Creating an Artistic Language

Adolph Gottlieb, The Seer, 1950. Oil on canvas, 59 3/4 x 71 5/8 in. The Phillips Collection, Washington, DC, Acquired 1952. © Adolph and Esther Gottlieb Foundation/Licensed by VAGA, New York, NY

In 1941, in the aftermath of Paul Klee’s death and memorial retrospective organized by the Museum of Modern Art, Adolph Gottlieb produced a new, daring series, which eventually included over 500 works. He called these abstract inventions pictographs, or paintings filled with hieroglyphic-like forms. The Seer is one of the largest and last in the series. In a flat grid, Gottlieb juxtaposed abstract symbols conjured through free association with universal archetypes such as the arrow, circle, triangle, and ellipse in a manner reminiscent of Klee’s mature compositions.

During the 1940s, Gottlieb drew on Klee’s example in creating a unique artistic language that reconciled several opposing elements: line versus color, structure versus spontaneity, thought versus feeling, and stasis versus dynamism. According to Klee, these dualities mirror the primal conflict that has existed since the beginning of human existence. Gottlieb echoed the view, noting, “These opposites parallel our inner conflicts which are usually unresolved.”

This work is on view in Ten Americans: After Paul Klee through May 6, 2018.

Learning Language through Art

At the Phillips we like to experiment with art as a jumping off point for language learning. Tonight’s Phillips after 5 event will be the latest in the series to include a fast-paced, mini language lesson, this time in American Sign Language inspired by imagery in recent work by Jasper Johns. Later this month, the Phillips and the International Club of DC team up to offer weekly French, Italian, Spanish, German, and Russian meet-ups with expert native speakers in Tryst at the Phillips cafe. In this guest post, Magali Bufferne, French language instructor at the Alliance Francaise de Washington, shares a teacher’s perspective on the benefits of integrating art with language learning.

Photo of Magali's class in front of the Alliance Francaise de Washington.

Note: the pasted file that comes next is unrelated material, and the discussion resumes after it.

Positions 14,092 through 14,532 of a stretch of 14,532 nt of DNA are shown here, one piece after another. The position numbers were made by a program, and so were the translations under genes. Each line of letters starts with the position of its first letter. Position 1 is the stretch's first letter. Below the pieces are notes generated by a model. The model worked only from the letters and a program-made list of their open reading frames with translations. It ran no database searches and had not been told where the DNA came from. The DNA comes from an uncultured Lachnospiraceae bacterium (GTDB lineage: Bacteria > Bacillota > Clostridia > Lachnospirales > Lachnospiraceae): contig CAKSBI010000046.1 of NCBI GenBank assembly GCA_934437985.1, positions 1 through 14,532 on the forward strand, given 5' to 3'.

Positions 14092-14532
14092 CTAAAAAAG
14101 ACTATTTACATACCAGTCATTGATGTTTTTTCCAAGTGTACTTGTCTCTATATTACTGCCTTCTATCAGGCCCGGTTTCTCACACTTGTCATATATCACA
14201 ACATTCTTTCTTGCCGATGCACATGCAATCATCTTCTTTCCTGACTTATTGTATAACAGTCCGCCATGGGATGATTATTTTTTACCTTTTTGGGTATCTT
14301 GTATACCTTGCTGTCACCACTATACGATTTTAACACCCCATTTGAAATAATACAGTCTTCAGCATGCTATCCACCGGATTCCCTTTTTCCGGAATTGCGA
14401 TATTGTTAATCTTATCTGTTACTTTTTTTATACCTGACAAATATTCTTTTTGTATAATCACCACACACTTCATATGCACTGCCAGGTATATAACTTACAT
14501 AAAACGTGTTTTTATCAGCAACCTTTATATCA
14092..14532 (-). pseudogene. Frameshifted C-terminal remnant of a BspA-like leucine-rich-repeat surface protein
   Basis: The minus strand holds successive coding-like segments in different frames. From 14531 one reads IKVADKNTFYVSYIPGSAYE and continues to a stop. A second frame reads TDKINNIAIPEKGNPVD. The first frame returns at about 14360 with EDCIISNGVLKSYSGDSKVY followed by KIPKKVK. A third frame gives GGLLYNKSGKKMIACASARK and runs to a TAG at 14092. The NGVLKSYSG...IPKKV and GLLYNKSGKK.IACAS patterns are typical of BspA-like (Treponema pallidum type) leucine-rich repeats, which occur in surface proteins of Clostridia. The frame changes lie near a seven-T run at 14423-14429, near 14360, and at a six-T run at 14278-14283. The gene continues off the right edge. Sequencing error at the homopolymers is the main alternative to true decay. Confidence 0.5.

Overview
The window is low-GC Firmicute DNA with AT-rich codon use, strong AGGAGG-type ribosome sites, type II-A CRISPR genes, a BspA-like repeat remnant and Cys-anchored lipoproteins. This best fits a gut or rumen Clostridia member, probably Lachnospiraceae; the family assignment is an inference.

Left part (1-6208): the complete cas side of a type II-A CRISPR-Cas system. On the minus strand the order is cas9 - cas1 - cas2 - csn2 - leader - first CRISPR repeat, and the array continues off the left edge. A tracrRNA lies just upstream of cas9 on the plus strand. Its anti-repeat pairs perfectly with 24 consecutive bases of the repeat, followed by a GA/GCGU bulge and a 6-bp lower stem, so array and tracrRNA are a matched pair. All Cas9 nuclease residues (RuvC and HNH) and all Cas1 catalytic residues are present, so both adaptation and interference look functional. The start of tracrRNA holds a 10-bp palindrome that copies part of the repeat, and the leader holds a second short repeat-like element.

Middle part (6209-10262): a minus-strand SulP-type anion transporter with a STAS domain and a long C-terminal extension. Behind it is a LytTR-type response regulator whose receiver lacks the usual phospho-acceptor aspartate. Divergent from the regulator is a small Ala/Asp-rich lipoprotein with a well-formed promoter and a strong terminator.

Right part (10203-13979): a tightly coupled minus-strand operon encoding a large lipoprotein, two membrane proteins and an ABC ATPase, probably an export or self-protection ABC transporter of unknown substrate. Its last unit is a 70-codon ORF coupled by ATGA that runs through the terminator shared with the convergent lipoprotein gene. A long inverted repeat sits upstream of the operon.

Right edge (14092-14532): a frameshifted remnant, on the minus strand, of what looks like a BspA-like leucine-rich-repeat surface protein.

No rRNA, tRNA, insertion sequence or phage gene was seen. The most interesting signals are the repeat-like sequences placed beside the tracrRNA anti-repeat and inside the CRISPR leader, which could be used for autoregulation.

Magali (second from left) and her students in front of the Alliance Francaise de Washington

I have taught three sessions of French language through art history at the Alliance Francaise de Washington. This class’s main goal is to use a new angle to improve the linguistic abilities of students in French. Instead of a book, the pedagogical support is artwork.

My class is divided into two parts. First I focus on art history, teaching the students about specific artistic movements.  Second, I teach them how to analyze a specific painting or sculpture. During these lessons, students use French in a variety of ways–speaking, reading, listening, and interacting.

This class is unique.  I avoid the classic pattern where the teacher speaks and the students listen. I consider the classroom a place where we can exchange ideas about art. The class’s objective is to give students the confidence to describe a work of art and share their own opinions about it.

The Phillips Collection is a fantastic place to teach this kind of class. The collection focuses on a limited period, which simplifies the choice of artistic movements and paintings to study. Moreover, a large percentage of artists with works in The Phillips Collection are French. Analyzing their art, therefore, is a way to learn about French culture at the end of the 19th century and the beginning of the 20th century.

One of the paintings discussed by Magali's class. Hilaire-Germain-Edgar Degas, Melancholy, late 1860's. Oil on canvas, 7 1/2 x 9 3/4 in. The Phillips Collection, Washington, D.C. Acquired 1941.

One of the paintings discussed by Magali’s class. Hilaire-Germain-Edgar Degas, Melancholy, late 1860’s. Oil on canvas, 7 1/2 x 9 3/4 in. The Phillips Collection, Washington, D.C. Acquired 1941.

During the final session, the class was composed of six people. This small group allowed us to engage in real debate at every class. Each student chose a painting on view and discussed it in the gallery where it hung. Using this method, the students were able to concretely use the language and tools that they had learned during the class.

In addition to modern French paintings, the Phillips  embraces contemporary art. I think it is extremely important to increase students’ awareness about art that asks questions of our society and be able to talk about these works. Language is made to express thought–through learning about the preoccupations of contemporary artists, students can learn to discuss today’s world in French.

Magali Bufferne, French language instructor